Although he was born in Toronto, both of filmmaker Noel Mitrani's parents were French, and he was educated in that country. This probably explains why On the Trail of Igor Rizzi, his minimalist first feature, is more beholden to the austerity of Robert Bresson and the Dardenne brothers, Luc and Jean-Pierre, than it is to, say, the falsely chaotic randomness of Jim Jarmusch. Although he now lives and works in Quebec, Mitrani's sensibility remains distinctly European.
This background story is very much present in On the Trail of Igor Rizzi, the tale of a small-time thief (Laurent Lucas) who is offered $15,000 to whack a reprehensible "Russian-Italian" (the eponymous Rizzi). In a previous life, Jean-Marc Thomas had been a French soccer superstar who never got the chance to tell his Québécois girlfriend (Isabelle Blais) how much he really loved her. Nowadays, bankrupt, he spends most of his time kicking a soccer ball through the snow-bound vacant lots of downtown Montreal–the actors' visible breath proving this to be one of the few Canadian features set in winter that was actually shot in that camera-unfriendly season–and swigging coffee from abandoned cups. His house might be spotless, but it has virtually no furniture. Fifteen thousand dollars would really make a difference to Jean-Marc's impoverished lifestyle.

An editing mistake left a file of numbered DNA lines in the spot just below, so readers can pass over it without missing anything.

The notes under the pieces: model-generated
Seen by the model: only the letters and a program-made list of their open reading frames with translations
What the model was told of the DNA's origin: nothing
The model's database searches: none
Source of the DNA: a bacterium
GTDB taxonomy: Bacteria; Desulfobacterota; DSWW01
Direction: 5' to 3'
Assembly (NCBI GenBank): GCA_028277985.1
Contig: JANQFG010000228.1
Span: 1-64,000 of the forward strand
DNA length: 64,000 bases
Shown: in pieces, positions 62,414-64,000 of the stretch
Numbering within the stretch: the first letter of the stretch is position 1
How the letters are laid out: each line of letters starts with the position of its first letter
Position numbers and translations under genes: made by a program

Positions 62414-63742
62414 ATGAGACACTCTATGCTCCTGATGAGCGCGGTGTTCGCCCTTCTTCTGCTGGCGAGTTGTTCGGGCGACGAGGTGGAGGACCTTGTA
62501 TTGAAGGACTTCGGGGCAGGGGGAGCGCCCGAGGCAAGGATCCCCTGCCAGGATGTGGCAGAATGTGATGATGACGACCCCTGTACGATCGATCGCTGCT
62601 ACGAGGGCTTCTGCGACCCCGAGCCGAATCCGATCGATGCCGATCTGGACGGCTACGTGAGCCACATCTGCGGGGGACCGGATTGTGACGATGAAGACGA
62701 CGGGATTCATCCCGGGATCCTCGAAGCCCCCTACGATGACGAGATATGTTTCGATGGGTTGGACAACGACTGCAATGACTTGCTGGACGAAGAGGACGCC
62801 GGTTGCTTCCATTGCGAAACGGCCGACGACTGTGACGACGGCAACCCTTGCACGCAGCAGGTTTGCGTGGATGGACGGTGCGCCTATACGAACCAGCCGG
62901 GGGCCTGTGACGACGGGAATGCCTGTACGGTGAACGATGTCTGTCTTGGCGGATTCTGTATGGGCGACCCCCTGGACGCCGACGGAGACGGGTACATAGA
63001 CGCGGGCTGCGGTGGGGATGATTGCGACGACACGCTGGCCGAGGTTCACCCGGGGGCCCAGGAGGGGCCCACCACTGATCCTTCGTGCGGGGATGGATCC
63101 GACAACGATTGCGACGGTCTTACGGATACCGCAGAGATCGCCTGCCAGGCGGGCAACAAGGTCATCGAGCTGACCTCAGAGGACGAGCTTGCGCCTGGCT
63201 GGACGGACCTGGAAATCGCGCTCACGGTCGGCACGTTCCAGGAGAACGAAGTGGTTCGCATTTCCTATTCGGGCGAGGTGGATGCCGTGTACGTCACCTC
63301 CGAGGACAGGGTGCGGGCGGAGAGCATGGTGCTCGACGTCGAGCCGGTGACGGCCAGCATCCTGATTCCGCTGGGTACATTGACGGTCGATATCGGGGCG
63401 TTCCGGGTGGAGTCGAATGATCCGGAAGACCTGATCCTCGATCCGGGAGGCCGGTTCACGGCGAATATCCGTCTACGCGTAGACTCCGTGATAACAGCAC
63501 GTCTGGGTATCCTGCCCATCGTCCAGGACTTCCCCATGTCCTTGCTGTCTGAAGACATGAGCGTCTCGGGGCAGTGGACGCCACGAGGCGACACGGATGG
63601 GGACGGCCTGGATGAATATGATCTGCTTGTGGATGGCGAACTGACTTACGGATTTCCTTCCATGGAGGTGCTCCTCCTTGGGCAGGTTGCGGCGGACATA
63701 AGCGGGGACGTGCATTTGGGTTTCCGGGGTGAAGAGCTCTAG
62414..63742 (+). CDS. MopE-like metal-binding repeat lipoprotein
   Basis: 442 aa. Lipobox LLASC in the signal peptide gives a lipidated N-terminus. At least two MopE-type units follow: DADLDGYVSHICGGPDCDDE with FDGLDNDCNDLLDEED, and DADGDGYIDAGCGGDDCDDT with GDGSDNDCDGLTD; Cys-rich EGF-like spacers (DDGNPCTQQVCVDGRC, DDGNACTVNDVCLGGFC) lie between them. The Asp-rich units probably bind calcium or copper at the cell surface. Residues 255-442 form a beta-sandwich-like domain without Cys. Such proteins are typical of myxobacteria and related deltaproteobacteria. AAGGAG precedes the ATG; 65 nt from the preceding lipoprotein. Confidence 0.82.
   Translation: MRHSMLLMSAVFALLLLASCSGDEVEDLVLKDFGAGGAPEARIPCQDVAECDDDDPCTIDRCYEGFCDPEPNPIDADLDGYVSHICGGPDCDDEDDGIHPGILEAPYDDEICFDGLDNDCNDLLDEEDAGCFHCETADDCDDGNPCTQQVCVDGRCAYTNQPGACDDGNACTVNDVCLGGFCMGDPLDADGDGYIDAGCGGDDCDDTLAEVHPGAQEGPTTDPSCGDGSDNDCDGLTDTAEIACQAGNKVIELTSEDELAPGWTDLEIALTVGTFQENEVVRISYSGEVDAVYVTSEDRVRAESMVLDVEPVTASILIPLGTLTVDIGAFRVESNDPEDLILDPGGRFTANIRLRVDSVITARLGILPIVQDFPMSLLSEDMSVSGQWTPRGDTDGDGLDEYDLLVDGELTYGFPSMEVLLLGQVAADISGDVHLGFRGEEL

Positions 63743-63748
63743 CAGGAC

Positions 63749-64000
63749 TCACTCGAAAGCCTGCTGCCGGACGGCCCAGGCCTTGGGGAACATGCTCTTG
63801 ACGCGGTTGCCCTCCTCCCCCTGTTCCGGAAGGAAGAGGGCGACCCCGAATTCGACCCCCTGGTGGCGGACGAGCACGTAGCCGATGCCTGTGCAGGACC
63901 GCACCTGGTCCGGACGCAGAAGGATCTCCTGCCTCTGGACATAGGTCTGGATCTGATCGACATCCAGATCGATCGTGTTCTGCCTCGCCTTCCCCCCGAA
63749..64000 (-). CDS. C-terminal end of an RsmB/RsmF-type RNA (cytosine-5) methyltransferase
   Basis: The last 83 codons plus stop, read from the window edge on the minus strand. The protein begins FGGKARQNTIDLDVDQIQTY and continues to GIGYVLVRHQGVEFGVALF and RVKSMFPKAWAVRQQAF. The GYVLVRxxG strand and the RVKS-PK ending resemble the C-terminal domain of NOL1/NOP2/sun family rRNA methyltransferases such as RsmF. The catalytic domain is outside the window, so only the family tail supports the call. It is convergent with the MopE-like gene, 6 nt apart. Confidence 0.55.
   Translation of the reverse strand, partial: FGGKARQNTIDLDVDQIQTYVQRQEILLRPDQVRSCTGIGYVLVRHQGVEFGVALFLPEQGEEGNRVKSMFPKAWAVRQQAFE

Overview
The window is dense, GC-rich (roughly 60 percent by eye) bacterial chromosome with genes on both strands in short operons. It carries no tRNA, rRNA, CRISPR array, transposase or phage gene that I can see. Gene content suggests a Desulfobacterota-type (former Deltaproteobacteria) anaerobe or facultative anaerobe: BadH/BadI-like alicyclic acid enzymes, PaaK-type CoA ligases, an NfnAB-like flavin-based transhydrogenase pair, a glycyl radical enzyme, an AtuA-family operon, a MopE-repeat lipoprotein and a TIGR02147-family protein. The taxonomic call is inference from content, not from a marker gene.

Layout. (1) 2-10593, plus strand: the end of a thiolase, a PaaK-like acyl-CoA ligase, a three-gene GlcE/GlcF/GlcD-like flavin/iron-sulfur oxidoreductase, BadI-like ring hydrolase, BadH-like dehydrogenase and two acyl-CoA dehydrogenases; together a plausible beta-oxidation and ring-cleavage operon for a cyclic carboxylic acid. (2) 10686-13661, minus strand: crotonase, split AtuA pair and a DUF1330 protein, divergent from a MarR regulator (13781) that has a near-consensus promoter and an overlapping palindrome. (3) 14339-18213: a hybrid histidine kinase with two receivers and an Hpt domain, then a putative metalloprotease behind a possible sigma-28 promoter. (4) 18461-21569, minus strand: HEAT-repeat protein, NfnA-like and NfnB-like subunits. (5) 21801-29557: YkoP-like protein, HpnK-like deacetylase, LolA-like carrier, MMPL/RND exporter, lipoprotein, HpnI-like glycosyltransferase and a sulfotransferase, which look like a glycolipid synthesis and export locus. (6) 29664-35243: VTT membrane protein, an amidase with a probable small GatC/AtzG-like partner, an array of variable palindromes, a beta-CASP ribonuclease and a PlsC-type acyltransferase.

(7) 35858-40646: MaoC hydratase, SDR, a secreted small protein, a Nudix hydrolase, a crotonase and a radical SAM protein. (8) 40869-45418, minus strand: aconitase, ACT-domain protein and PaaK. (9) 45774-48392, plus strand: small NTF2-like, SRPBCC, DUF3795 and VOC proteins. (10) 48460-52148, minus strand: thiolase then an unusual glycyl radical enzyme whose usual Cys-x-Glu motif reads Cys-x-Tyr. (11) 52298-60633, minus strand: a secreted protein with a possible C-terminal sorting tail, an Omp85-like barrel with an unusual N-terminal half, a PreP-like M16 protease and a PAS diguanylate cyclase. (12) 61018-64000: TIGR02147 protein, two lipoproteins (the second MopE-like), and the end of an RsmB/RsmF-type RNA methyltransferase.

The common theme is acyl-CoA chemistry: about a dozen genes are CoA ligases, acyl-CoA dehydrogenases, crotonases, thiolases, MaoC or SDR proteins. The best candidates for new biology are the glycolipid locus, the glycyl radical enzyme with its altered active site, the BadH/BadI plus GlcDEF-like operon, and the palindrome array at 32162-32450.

Only gradually does the viewer realize that he or she is watching a morality play, and a rather conventional one at that. Still, there are enough incidental pleasures along the way (some extremely clever sequence shots and the nonstop war of words between Lucas's continental French and the joual-inflected voices that buffet him on every side) to make this film's rather slow pace more than just endurable.
By Mark Harris